Oklahoma State’s Brittney Martin and her teammates are in the NCAA Sweet 16 but will have to face No. 1 seed Notre Dame on the Irish’s home court. Pretty tough assignment for the No. 5 seed, right?

Sure. But, hey, Martin is a pretty tough kid. She was only about a month into her first college basketball season when she got a tooth knocked out.

She dove for a loose ball against Stephen F. Austin in early December 2012. One of the SFA players lost her balance and fell on Martin, whose face went into the floor.

“The initial hit was not painful; it kind of felt like if you bend a piece of licorice, maybe,” Martin said. “Then I felt my mouth, and my teeth were in my hand. So …”

Martin then smiled and pointed to her mouth.

Expect Tiffany Bias back in Cowgirls’ lineup vs. Notre Dame – OSU arrived in Stillwater about 3:30 a.m. Tuesday. By 8, Bias was in the training room getting treatment on an injured ankle.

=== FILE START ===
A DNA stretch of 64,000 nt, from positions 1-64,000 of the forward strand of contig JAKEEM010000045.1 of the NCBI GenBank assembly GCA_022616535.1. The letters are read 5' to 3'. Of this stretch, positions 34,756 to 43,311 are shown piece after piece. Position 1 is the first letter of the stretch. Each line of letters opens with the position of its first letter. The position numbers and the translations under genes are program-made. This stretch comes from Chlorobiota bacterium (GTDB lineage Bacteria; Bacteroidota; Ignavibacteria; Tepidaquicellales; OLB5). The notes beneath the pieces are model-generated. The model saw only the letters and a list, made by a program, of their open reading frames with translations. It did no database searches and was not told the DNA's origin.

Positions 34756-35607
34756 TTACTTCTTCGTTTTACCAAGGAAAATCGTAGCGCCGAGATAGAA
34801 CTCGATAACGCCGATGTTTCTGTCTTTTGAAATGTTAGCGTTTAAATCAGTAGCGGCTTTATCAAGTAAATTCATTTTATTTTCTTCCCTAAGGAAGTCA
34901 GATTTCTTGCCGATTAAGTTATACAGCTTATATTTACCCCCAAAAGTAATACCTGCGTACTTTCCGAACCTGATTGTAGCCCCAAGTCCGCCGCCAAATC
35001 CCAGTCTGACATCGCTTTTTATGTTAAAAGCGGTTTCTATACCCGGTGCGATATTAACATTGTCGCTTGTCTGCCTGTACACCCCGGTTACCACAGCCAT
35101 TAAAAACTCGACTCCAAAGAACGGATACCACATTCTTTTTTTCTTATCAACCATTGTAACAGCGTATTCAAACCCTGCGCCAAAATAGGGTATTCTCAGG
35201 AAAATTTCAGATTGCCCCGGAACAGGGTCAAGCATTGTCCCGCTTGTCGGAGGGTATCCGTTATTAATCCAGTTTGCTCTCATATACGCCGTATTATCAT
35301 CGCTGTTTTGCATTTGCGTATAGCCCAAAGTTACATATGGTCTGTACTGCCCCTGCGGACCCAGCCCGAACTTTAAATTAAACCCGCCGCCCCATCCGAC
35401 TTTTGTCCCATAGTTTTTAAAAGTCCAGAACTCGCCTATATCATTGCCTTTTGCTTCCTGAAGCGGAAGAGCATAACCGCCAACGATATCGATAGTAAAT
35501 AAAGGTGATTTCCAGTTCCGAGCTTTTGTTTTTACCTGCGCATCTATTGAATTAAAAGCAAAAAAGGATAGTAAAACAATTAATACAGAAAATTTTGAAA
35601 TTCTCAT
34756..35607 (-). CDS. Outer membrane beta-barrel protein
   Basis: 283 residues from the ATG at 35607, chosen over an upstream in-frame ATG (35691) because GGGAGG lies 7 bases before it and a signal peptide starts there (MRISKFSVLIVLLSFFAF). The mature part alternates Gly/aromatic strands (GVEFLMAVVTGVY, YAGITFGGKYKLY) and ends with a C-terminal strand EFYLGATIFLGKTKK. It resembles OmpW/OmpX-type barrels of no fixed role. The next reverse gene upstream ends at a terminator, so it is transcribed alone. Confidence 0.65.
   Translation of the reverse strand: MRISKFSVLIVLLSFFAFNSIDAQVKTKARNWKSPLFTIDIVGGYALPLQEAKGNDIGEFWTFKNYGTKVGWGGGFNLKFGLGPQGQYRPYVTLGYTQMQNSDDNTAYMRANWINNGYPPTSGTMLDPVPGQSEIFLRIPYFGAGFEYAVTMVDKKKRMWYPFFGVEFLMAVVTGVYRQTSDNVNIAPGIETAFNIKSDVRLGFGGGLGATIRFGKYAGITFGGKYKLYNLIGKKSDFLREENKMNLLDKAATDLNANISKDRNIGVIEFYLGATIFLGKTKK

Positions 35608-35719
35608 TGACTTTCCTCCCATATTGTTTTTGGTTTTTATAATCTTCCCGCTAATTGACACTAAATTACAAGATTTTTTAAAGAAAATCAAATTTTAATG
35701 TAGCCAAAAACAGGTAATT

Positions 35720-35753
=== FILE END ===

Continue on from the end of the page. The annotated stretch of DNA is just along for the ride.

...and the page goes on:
Cowgirls have something to lose against Notre Dame

Bears v. Wildcats:

Five things to know about Baylor vs. Kentucky

Kentucky, Baylor set for rematch of 4-OT thriller

The last time Baylor and Kentucky met, they played one of the most exciting games in the history of women’s basketball.

Neither coach expects another four-overtime thriller today in the Sweet 16. Still, both are looking forward to another entertaining matchup with a berth in the regional finals on the line.

Kentucky, Baylor women on edge for rematch of December’s ‘instant classic’

Kentucky’s Goss’ quest for perfection paying off

Kentucky not sure it can slow Baylor scoring machine Sims

Homer’s The Odyssey was an epic adventure filled with twists and turns.

So is any attempt to guard Baylor’s Odyssey.

In the epic adventure that was Kentucky’s four-overtime victory over the Bears in December, the Cats threw four different defenders at Odyssey Sims.